Tests of Three Candidate Cues

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Cues to the Illuminant

Illuminant Cues in Surface Color Perception:

Tests of Three Candidate Cues

Joong Nam Yang1 Laurence T. Maloney1,2

1Department of Psychology

2Center for Neural Science
New York University

Draft: May 9, 2000: Please do not quote.
Running head: Cues to the Illuminant

Keywords: Color, color perception, surface color, color constancy, illuminant cue
Contact Information:
Joong Nam Yang, Ph.D.

Visual Sciences Center

University of Chicago

939 E. 57th Street

Chicago, IL 60637

Tel: +1 773 702-0393 Fax: +1 773 702-4442

Email: joongnam@perception.uchicago.edu


Many recent computational models of surface color perception require information about illumination in scenes. The models differ primarily in the physical process each makes use of as a cue to the illuminant. We evaluated whether the human visual system makes use of any of three of the following candidate illuminant cues: 1. specular highlight, 2. full surface specularity (Lee, 1986; D’Zmura & Lennie, 1986), and 3. uniform background.

Observers viewed simulated scenes binocularly in a computer-controlled Wheatstone stereoscope. All simulated scenes contained a uniform background plane perpendicular to the observer’s line of sight and a small number of specular, colored spheres resting on the uniform background. Scenes were rendered under either standard illuminant D65 or standard illuminant A. Observers adjusted the color of a small, simulated test patch to appear achromatic.

In a series of experiments we perturbed the illuminant color signaled by each candidate cue and looked for an influence of the changed cue on achromatic settings. We found that the specular highlight cue had a significant influence, but that the influence was asymmetric: greater when the base illuminant, CIE standard Illuminant A, was perturbed in the direction of Illuminant D65 than vice versa. Neither the full surface specularity cue nor the background cue had any observable influence. The lack of influence of the background cue is likely due to the placement of the test patch in front of the background rather than, as is typical, embedded in the background.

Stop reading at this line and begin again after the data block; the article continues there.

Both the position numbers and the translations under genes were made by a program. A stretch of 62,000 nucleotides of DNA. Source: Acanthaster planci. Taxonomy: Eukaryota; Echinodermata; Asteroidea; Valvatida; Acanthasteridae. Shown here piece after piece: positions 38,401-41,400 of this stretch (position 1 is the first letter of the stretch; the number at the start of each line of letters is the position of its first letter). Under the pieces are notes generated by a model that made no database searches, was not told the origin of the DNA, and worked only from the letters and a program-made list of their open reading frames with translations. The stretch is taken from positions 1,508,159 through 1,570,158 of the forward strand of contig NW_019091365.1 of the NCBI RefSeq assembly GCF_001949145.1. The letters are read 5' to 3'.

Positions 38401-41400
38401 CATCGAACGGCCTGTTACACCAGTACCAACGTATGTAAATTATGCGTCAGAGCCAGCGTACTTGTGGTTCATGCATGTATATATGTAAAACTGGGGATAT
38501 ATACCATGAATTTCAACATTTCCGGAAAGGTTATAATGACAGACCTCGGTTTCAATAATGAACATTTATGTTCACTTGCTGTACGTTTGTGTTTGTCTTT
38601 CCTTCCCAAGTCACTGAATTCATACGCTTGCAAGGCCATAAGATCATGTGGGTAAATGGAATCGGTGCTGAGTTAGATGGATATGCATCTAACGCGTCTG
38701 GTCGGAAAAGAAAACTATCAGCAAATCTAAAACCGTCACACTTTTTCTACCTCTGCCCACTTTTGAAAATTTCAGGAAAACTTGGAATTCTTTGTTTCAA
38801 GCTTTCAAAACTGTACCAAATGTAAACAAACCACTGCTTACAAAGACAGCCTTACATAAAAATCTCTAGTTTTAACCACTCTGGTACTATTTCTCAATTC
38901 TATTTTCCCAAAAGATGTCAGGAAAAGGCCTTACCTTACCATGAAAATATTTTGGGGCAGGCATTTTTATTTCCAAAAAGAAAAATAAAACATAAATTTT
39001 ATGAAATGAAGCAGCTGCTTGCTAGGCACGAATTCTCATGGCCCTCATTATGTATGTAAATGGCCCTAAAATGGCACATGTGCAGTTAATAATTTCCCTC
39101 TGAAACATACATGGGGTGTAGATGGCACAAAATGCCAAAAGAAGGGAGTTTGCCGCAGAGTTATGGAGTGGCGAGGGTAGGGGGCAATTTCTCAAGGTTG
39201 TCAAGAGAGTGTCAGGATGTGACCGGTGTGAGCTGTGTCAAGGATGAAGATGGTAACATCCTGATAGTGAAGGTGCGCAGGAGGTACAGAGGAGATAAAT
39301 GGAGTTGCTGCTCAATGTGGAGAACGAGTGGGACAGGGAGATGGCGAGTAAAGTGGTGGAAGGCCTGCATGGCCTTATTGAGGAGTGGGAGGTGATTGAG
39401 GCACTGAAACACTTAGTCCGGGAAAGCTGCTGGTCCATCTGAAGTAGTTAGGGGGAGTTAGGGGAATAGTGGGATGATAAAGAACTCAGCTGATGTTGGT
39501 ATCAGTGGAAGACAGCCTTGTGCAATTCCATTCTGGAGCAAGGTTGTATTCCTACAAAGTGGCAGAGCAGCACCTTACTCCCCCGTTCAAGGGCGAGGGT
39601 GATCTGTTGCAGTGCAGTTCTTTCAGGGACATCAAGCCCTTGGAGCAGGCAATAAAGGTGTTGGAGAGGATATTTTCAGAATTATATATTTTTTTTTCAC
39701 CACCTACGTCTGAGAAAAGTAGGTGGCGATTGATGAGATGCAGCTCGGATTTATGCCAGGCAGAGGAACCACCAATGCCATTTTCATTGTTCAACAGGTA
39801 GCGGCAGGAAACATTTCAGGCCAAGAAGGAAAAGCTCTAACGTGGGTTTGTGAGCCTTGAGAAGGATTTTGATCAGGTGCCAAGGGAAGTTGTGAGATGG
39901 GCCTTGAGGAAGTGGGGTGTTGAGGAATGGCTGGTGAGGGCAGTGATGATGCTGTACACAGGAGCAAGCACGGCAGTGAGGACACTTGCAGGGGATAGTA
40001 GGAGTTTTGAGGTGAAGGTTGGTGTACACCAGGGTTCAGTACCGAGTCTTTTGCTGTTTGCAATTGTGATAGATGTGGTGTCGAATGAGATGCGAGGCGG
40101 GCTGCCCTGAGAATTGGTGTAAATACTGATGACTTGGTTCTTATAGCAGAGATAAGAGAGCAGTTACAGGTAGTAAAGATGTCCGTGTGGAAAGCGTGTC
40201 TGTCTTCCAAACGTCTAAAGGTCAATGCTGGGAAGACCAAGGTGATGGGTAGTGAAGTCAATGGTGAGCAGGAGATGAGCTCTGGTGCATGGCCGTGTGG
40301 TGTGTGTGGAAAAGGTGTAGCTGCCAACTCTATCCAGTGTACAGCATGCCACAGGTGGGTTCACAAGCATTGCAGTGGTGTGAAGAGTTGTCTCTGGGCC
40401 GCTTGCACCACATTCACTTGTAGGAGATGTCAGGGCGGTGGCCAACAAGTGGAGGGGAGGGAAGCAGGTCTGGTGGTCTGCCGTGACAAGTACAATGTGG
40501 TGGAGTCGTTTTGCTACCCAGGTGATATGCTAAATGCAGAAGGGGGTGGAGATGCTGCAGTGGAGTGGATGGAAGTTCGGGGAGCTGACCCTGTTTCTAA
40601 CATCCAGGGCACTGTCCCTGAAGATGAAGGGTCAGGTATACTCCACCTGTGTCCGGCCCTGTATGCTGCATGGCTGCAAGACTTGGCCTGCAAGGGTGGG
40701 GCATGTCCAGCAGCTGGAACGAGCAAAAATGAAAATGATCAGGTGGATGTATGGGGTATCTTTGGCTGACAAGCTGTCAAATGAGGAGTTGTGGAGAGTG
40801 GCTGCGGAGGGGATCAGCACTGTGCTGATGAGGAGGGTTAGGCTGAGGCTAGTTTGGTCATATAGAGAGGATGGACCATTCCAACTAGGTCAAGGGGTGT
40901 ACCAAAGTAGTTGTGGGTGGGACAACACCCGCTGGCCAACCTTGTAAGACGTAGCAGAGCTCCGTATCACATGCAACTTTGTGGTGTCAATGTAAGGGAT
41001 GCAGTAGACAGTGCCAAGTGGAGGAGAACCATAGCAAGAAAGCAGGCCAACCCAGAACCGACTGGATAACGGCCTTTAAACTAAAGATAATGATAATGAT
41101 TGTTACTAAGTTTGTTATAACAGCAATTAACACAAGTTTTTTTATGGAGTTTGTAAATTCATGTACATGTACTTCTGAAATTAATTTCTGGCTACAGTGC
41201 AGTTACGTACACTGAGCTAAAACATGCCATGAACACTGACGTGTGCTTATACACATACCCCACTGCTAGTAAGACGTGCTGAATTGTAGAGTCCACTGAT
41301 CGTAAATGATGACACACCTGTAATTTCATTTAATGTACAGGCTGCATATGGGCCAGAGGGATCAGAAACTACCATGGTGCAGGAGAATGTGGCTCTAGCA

[I]n our observations with the sense of vision, we always start out by forming a judgment about the colors of bodies, eliminating the differences of illumination by which a body is revealed to us.
-- von Helmholtz (1896/1962, p. 287).
In this remarkable sentence, von Helmholtz proposes a theory of surface color perception: bodies have intrinsic surface colors, and, while the initial visual information available to biological systems confounds light and surface, the visual system manages to arrive at surface color estimates that are invariant under changes in illumination, that depend only on the intrinsic properties of surfaces. Now, over a century later, we might want to qualify every part of the statement above. First of all, the degree of surface color constancy that we experience depends on viewing conditions: under some circumstances we have essentially no color constancy (Helson & Judd, 1936) and under others we show a remarkable, nearly perfect, degree of constancy (Brainard, Brunt, & Spiegle, 1997; Brainard, 1998). Von Helmholtz’s assertion can only apply to the latter sort of viewing conditions.

In addition, a mathematical analysis of how surfaces and light interact and how spectral information is encoded in the retina leads to the provisional conclusion that von Helmholtz posed an impossible task for biological vision. The color signal that comes to the eye has two components, illuminant and surface reflectance, and the data available to the visual system are simply the excitations of photoreceptors at each location xy in the retina:

. (1)

Here, is used to denote the surface spectral reflectance function of a surface patch imaged on retinal location
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